Greensboro College welcomed Dr. Derek Greenfield, a renowned visionary speaker, who was featured on numerous sites like Huffington Post and Sports Illustrated, to Pride campus on Feb. 22.
Greenfield’s event was titled “Building for Inclusiveness Excellence in the Greensboro College Community.” Three separate events were held on campus, one for faculty and colleagues, another for students and finally one for the president’s commission.
The word “experience” may best describe the Greenfield event. It was interactive and insightful; it caused many to become more aware of others in society. Awareness was spread about neurodivergent, non-binary and racial inequalities among peers. Greenfield could make all he
spoke to feel seen and heard.
A phrase he spoke highly of was “Sawubona,” which originates from Zulu, an ethnic group in Southern Africa. Sawubona means “I see you.”
Greenfield created an inclusive and safe environment for people to open up about personal experiences. In creating a supportive environment for all to speak freely without judgment, groups were asked to “make it rain.” At this request, many looked skywards to the sprinklers. That’s not where the answer was.
The answer lies within every individual. By snapping of fingers, patting of thighs, pointing upon tables, the overlapping of sounds created “rain.” Rooms were astonished by the simple solution to “make it rain.” It allowed many to be present at the moment with the activeness of the event, which had everyone on their toes in excitement.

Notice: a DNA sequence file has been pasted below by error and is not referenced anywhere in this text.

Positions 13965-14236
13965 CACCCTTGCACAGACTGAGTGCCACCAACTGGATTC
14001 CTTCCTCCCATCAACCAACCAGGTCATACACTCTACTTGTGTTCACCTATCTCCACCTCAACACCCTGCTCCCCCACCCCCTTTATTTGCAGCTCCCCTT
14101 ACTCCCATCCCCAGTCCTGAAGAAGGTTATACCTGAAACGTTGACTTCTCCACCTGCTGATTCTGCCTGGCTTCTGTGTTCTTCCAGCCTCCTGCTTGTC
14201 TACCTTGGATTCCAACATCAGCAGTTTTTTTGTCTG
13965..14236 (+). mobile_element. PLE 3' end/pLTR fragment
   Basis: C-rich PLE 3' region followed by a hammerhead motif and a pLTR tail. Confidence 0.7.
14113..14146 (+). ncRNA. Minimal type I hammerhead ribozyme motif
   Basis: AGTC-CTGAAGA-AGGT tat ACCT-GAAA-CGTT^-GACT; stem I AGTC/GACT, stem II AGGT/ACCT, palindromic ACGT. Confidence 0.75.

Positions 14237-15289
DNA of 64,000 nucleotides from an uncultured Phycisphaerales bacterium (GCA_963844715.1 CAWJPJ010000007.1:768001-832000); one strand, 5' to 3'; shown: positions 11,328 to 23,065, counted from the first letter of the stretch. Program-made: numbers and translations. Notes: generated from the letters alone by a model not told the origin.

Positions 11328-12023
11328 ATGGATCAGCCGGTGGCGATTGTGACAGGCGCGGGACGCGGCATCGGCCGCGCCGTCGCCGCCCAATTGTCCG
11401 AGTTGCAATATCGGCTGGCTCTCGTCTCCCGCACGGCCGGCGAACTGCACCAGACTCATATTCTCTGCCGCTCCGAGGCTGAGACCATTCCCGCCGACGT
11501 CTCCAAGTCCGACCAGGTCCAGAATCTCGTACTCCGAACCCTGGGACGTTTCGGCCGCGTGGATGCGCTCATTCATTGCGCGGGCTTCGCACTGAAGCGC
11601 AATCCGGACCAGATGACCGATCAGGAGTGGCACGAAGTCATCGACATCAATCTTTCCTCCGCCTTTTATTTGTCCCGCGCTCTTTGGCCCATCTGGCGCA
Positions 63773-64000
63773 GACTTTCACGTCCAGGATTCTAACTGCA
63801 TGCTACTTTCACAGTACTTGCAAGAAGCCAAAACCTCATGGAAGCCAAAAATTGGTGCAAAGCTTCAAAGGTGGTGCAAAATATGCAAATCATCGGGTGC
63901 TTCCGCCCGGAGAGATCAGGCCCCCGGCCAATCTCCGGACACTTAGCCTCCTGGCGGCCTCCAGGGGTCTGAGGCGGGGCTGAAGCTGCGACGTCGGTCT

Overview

Analogies were made to garner introspection. One analogy in particular aimed to represent the difference in male versus female perspective. Greenfield presented this situation: Would a student make the hike if asked to show up for a study session at night that was held only a 10-minute walk from campus? Female counterparts said that they wouldn’t make that travel to the study session, while their male counterparts had no qualms about the travel. The reasoning for women is the timing and setting of the study session. This difference caused many to think about a person’s circumstances before judging so freely. In a society, so many false biases are held against others, which in turn can ruin a community.
Greenfield acknowledged the impact that people can have on each other. This was especially true in the story he told about Scott Franz who Greenfield personally met during an offseason team building exercise.
Franz, an offensive tackle for Kansas State, opened up to his teammate that he was gay and was at the lowest point in his life, so low, in fact, that suicide as an option. However, Franz was met with unyielding support from his teammates, who rallied with him in support. “I’ve never felt so loved,” was a statement that the athlete made commending his team and coaches for their support. Greenfield highlighted the importance of never knowing the immense impact that you can have on another’s life. In the case of Franz, the support he received from his teammates made all the difference.
There were many takeaways from the experience that could cultivate societal leaders. An example of one of these takeaways is the notion of hunger for knowledge. Whether that be empathetic knowledge, understanding of others’ situations and circumstances or having a growth mindset, this hunger means the ability to keep learning and expanding to better oneself and the community.
Greenfield impacted the Greensboro College community with his powerful experience.